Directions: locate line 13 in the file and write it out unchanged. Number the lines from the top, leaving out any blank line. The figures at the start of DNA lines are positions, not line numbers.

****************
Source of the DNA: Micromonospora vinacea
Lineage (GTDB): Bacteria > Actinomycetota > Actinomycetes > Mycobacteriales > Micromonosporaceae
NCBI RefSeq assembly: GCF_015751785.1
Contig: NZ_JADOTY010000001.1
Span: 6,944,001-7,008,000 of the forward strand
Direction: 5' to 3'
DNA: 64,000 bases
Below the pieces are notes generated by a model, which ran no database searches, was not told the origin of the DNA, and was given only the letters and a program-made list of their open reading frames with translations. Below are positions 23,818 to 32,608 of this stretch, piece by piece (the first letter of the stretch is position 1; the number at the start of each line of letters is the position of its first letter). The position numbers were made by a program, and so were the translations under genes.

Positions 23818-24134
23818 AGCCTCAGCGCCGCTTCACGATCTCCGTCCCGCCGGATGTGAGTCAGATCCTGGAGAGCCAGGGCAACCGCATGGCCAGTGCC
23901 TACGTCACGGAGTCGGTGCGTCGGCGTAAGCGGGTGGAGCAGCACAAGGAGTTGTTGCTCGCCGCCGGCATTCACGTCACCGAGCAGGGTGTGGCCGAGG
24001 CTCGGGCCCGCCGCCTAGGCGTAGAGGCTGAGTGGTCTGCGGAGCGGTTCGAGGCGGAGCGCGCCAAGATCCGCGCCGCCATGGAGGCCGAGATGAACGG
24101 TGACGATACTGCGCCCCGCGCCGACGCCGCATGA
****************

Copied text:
24101 TGACGATACTGCGCCCCGCGCCGACGCCGCATGA